Answered: Top FAQs on Obituaries in Singapore
Publishing an obituary is a good way to pay tribute to a loved one. It also lets the community know that a loved one has passed away, allowing you to get rid of the hassles of contacting everyone you know one by one.
If you’re thinking about posting an obituary for a loved one, then you came to the right place. In this quick guide, we’ll answer the most common questions about publishing an obituary in Singapore.
What’s an obituary?
Basically, an obituary is a written notice of someone’s death. In Singapore, an obituary ad features several details including the following basic information:
- The deceased’s name
- Photo of deceased
- Date of death (time is optional)
- Names of family members (parents, spouse, children, adopted children, in-laws, grandchildren, siblings, nephews/ nieces, uncles/aunts, cousins, godparents/god children, etc.). If any family member is deceased, name should be within brackets with a word deceased or late, e.g. (Tan Ah Kow, deceased) or (Late Tan Ah Kow)
- Service/prayer details
- A bible verse if the deceased is of the Christian or Catholic faith
Furthermore, it also displays details regarding the location, date, and time of the wake and funeral—be it a cremation or burial. The bereaved family may also indicate special requests like not accepting flowers or donations, for instance.
Where can I publish an obituary?
You may place an obituary in any local newspaper according to your preferred language, such as the following:
- English: The Straits Times and The Sunday Times, Today
- Chinese (Mostly for Buddhists and Taoists): Lianhe Zaobao, Lianhe Wanbao and Shin Min Daily News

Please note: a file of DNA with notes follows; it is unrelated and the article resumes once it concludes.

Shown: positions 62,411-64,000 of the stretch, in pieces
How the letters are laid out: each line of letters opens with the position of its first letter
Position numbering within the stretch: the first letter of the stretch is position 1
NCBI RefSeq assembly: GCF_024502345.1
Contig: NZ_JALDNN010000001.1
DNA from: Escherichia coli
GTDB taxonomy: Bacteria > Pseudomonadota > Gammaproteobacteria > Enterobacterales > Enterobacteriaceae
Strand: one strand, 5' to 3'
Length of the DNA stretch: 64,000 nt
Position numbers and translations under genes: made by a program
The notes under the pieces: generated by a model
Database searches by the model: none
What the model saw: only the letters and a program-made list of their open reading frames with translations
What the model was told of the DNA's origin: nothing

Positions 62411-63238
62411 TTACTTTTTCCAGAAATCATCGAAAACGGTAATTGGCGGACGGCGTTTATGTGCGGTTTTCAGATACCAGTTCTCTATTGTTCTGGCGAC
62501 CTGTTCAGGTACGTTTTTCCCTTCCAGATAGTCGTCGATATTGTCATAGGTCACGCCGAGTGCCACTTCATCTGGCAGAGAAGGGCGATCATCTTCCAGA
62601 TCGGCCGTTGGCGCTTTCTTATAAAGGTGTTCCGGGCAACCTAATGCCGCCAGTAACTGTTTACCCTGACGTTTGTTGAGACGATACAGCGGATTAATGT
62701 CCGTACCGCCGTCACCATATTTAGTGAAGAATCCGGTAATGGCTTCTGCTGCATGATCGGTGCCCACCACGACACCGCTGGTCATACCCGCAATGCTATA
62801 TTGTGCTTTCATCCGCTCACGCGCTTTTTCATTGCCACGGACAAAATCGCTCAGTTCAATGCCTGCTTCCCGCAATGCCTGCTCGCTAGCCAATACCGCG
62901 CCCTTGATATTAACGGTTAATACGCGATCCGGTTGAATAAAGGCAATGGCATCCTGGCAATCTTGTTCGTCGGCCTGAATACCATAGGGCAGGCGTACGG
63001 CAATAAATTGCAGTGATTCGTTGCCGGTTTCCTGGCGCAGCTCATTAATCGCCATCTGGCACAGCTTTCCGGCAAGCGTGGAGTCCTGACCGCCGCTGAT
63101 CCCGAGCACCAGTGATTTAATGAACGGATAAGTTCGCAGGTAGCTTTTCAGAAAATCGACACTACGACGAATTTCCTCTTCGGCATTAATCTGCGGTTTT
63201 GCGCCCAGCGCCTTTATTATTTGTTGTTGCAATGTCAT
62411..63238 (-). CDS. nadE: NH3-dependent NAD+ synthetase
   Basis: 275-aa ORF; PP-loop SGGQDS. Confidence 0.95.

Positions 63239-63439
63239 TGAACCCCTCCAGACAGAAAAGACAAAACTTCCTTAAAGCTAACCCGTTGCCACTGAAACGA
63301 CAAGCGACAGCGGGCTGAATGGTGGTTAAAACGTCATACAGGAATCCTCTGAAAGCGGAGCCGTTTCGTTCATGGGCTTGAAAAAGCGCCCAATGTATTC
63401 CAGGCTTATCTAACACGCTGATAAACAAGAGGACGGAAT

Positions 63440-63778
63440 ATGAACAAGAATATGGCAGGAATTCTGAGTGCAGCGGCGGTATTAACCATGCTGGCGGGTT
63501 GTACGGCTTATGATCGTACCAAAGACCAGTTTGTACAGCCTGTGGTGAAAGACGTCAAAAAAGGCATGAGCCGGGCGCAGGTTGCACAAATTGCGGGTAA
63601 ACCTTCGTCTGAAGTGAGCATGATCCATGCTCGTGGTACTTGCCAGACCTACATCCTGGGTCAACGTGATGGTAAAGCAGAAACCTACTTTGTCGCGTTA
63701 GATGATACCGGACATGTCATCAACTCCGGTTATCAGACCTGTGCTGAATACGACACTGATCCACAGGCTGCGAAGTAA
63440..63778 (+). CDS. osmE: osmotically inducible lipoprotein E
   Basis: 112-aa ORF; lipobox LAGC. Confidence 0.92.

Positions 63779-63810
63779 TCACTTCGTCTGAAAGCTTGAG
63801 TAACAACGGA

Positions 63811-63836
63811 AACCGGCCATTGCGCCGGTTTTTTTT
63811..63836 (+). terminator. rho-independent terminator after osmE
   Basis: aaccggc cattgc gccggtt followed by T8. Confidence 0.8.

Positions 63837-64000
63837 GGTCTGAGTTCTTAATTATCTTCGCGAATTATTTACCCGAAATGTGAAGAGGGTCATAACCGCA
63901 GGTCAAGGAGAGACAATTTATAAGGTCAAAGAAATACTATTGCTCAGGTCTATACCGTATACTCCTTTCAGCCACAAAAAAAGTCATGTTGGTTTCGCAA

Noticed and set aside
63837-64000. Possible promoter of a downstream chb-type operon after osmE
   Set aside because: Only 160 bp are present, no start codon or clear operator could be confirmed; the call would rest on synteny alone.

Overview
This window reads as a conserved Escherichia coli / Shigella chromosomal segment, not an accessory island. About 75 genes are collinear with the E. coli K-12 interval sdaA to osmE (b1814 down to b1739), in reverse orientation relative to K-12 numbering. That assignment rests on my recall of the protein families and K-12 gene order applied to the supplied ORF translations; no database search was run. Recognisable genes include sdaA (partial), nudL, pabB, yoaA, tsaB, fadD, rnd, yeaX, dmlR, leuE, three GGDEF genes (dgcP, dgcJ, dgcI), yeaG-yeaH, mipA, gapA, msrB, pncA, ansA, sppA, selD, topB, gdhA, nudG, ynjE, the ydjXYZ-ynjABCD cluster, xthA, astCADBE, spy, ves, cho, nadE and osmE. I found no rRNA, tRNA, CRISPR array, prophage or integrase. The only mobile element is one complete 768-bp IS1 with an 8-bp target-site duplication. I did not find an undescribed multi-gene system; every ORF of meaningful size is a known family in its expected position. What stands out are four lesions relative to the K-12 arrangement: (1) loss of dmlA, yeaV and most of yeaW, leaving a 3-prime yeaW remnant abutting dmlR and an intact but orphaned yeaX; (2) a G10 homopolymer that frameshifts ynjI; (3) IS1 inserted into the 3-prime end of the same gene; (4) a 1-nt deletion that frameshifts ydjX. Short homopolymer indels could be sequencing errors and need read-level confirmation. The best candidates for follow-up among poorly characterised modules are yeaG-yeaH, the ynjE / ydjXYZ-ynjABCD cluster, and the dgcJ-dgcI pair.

- Malay: Berita Harian and Berita Minggu
- Tamil: Tamil Murasu
How do I publish an obituary?
First, select a local newspaper in your preferred language. You may only place an obituary during office hours, so be sure to take note of that first.
Once you’ve found a newspaper, you only need to submit the original death certificate of your loved one and your identity card or of the person placing the notice. You can also make a booking online using this portal if you wish to place an obituary ad in an SPH newspaper.
Depending on your chosen package, some publishers also offer digital obituaries on top of print ads for a separate cost. Meanwhile, there are also some digital-only obituaries available for a lesser cost.
How much do obituaries cost in Singapore?
Printing an obituary in a local newspaper normally starts at $700. The price will mostly depend on the size of the ad. The bigger the obituary ad, the higher the price.
Note that publishers also charge customers a separate fee for a digital version of the obituary, which is roughly $100 on top of the printed version.
Meanwhile, digital-only obituaries cost about $100 to $300 on average. Some platforms like Obits also offer QR code plates for a separate cost.
This QR code may be installed at the niche or tombstone of a loved one, which allows family members or guests to visit your loved one’s memorial page online.